CompTIA research indicates that security, general networking and soft skills will be critical for IT professionals five years from now. The need for IT services is certainly not expected to wane, but some companies may eventually opt to trim IT positions, as management improves or core IT functions are outsourced to managed service providers. Conversely, other companies may choose to maintain or even increase staffing levels to implement and manage new cost-saving or revenue-producing projects that are vital to the bottom line.Server virtualization technology trend No. 3: Virtual management
Today, there is a wide assortment of server virtualization monitoring and management tools. Some offerings cover narrow niches, but most harness the wealth of system data collected normally by the hypervisor.
The value of niche tools, however, may be waning as better APIs and development tools appear, allowing organizations to develop tools that are tailored to their environments from the start.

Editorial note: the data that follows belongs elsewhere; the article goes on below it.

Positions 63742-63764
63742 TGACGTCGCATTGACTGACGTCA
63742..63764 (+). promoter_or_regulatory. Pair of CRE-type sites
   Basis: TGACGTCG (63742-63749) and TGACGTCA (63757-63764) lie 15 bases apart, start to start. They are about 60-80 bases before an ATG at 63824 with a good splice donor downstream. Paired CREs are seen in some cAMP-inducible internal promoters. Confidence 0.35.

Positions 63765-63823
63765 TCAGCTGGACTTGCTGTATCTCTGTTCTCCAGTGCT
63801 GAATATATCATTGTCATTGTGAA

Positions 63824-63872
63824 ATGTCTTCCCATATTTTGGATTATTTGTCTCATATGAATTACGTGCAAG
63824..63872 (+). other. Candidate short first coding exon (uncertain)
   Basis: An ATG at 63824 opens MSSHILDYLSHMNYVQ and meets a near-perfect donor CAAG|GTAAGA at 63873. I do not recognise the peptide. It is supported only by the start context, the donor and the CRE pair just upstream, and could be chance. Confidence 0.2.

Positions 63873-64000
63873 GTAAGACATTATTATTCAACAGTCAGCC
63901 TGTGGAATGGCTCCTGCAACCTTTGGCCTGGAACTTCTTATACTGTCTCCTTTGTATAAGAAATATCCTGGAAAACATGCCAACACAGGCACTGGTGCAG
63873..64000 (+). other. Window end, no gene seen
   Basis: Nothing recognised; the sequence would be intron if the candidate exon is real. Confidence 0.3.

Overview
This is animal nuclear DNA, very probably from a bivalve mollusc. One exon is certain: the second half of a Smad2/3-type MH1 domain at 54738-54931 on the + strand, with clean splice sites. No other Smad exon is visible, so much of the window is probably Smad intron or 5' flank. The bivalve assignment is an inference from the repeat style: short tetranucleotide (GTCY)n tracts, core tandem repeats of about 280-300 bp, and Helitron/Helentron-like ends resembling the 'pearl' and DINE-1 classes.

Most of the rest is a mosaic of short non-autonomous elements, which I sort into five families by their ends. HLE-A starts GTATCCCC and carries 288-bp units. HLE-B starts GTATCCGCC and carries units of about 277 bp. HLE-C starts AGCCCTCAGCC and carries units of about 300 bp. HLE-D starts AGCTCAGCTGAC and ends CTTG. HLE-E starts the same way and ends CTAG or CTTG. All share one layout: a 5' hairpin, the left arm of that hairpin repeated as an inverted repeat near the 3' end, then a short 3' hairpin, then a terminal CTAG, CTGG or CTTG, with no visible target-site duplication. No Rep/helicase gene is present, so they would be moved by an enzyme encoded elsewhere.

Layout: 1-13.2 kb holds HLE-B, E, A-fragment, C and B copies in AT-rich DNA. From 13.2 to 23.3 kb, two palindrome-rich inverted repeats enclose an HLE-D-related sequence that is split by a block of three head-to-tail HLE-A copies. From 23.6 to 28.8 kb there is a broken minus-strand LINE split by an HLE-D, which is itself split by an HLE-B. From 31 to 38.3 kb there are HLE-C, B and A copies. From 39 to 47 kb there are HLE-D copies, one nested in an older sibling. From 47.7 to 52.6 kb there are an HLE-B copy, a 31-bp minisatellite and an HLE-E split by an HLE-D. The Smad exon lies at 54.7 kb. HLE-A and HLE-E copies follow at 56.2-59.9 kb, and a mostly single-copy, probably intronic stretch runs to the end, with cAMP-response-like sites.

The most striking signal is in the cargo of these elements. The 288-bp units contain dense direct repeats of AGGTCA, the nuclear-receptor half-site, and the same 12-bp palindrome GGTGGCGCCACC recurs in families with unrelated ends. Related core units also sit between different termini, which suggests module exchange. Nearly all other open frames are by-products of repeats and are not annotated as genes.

Integration is another important area for development, so expect future monitoring and management tools to integrate with other infrastructure elements, such as storage and network components. The goal is to monitor the infrastructure through a single dashboard.
Administrators should expect to see more automation features, too. Automation allows the assignment of more resources to a virtualized application or the migration of an application to another server when certain utilization parameters occur. This kind of behavior will reduce direct human interaction and rein in costs, while making a data center more adaptive.